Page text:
University of Massachusetts Medical School, USA

The University of Massachusetts Medical School (UMMS) is one of five campuses of the University of Massachusetts (UMass)system. It is home to three schools: the School of Medicine, the Graduate School of Biomedical Sciences, and the Graduate School of Nursing, as well as a biomedical research enterprise and a range of public-service initiatives throughout the state. One of the fastest-growing academic health centers in the country,  UMMS is located in Worcester, Massachusetts; other UMass sites are located in Amherst, Boston, Dartmouth and Lowell. UMMS is also known as UMass Worcester.

UMMS was established by an act of the Massachusetts Legislature in 1962 to provide residents of the commonwealth an opportunity to study medicine at an affordable cost and to increase the number of primary-care physicians practicing in the commonwealth’s under-served areas. The School of Medicine accepted its first class of 16 students in 1970. Six years later a 371-bed hospital opened on campus; the Graduate School of Biomedical Sciences opened in 1979, and the Graduate School of Nursing opened in 1986.

In 1998 the UMMS system of hospitals and clinics merged with Memorial Health Care to form UMass Memorial Health Care, the largest health-care provider in Central Massachusetts and clinical partner of UMMS.

Accredited by the Liaison Committee on Medical Education, the School of Medicine grants the MD degree to its graduates. With the exception of MD/PhD students, degree candidates were formerly required to be Massachusetts residents, a policy which has changed beginning with the entering class of 2017. Approximately 125 students enroll annually, and more than 2,700 students have received medical degrees from UMMS. The School of Medicine has gained a national reputation for its primary-care program and consistently ranks in the top 10 percent of schools in the annual U.S.News & World Report guide, “America’s Best Graduate Schools”. SCImago Journal Rank listed the university as No. 74 in the US and No. 248 globally. Over half of each graduating class enters primary-care residencies, a trend underscoring the school’s founding mission. In addition, a high number of graduates practice throughout the state. The institution attributes its success in training primary-care physicians, in part, to a curriculum which emphasizes early exposure to community practice (beginning in the first year of medical school). Third-year students are required to complete a clerkship-rotation program, in which they spend six weeks at a time with community-based physicians. The curriculum’s learning objectives are targeted at developing the foundational competencies required of all physicians including competency in communication, scientific, and patient- and community-advocacy skills. In 2010, National Resident Matching Program results showed that members of the UMMS class were accepted into some of the most competitive residency programs in the country; 71 percent of graduates entered primary care (including obstetrics and gynecology, internal medicine and pediatrics).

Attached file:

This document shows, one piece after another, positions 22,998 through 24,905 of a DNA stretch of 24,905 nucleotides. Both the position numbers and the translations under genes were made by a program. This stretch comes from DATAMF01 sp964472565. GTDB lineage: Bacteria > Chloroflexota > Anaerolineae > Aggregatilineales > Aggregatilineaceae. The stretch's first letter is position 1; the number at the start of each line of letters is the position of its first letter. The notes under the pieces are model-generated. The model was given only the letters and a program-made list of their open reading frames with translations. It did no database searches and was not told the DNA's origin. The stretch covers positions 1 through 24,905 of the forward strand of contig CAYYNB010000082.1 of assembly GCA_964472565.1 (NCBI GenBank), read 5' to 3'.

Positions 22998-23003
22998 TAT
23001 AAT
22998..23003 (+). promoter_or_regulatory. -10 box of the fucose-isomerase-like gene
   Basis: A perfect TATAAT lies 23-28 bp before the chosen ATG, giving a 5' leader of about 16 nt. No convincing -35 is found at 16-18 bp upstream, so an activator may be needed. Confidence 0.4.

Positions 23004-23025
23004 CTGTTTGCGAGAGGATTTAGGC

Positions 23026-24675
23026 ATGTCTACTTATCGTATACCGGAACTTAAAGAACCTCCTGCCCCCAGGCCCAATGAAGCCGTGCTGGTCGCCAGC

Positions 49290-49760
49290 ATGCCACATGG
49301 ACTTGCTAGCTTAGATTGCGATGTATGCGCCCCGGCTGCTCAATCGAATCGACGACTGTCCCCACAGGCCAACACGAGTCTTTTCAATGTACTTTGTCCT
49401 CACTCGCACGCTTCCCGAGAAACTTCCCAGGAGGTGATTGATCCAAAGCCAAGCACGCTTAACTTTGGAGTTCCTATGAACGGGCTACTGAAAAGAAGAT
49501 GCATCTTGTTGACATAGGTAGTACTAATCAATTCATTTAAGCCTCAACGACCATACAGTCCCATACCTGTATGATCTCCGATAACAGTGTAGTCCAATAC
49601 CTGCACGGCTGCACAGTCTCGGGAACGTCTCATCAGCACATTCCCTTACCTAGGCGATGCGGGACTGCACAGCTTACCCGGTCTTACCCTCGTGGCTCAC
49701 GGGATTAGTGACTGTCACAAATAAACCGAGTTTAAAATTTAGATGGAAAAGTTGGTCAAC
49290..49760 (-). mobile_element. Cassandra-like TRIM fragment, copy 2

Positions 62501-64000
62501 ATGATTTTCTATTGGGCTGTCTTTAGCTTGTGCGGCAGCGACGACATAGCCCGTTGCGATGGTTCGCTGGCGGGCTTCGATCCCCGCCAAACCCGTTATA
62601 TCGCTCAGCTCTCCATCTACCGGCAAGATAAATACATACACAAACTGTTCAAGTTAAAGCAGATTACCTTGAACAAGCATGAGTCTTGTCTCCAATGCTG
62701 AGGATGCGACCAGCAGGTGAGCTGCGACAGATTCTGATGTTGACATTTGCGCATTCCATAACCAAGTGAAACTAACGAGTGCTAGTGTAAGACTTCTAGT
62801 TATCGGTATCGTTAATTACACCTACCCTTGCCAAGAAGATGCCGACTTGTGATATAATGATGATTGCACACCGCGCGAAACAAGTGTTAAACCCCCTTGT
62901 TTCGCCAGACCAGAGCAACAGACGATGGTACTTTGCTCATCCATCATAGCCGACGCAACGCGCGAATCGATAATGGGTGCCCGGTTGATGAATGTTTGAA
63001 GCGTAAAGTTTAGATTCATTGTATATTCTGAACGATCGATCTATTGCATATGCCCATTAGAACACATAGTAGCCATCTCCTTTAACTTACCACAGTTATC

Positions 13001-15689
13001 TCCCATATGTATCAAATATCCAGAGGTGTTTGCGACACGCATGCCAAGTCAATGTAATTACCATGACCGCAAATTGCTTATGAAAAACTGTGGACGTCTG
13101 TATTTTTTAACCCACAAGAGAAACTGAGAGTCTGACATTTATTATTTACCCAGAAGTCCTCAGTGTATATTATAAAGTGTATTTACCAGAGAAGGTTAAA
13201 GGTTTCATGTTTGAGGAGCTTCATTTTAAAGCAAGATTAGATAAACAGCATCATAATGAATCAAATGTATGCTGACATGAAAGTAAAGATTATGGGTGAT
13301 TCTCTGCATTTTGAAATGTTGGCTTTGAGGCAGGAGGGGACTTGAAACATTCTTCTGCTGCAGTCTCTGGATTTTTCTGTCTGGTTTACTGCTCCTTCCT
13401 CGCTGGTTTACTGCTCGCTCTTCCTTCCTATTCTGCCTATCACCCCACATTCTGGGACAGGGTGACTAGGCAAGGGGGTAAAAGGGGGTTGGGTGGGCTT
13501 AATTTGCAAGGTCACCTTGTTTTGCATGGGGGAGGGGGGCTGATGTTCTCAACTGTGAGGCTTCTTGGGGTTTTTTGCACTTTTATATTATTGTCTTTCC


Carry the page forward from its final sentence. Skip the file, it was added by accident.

UMMS has emerged on the national scene as a research center. In 1998, UMMS researcher Craig Mello (an investigator at the Howard Hughes Medical Institute) and his colleagueAndrew Fire (of Stanford University, then of the Carnegie Institution in Washington, D.C.) discovered RNA interference (RNAi). Mello and Fire demonstrated that small pieces of double-stranded RNA had interfered with the expression of a gene whose coding sequence of DNA was similar to that of the RNA they tested. Since the discovery of RNAi, researchers at UMMS and around the world have taken advantage of its technology to speed investigation into a variety of diseases. Mello and Fire received the 2006 Nobel Prize in Physiology or Medicine for their discoveries related to RNA interference.

UMMS is extending its mission of public service through its Commonwealth Medicine initiative. Commonwealth Medicine provides partnership opportunities for state and local agencies to increase the value and quality of publicly funded health expenditures and to improve access and delivery of care to at-risk and uninsured patients.

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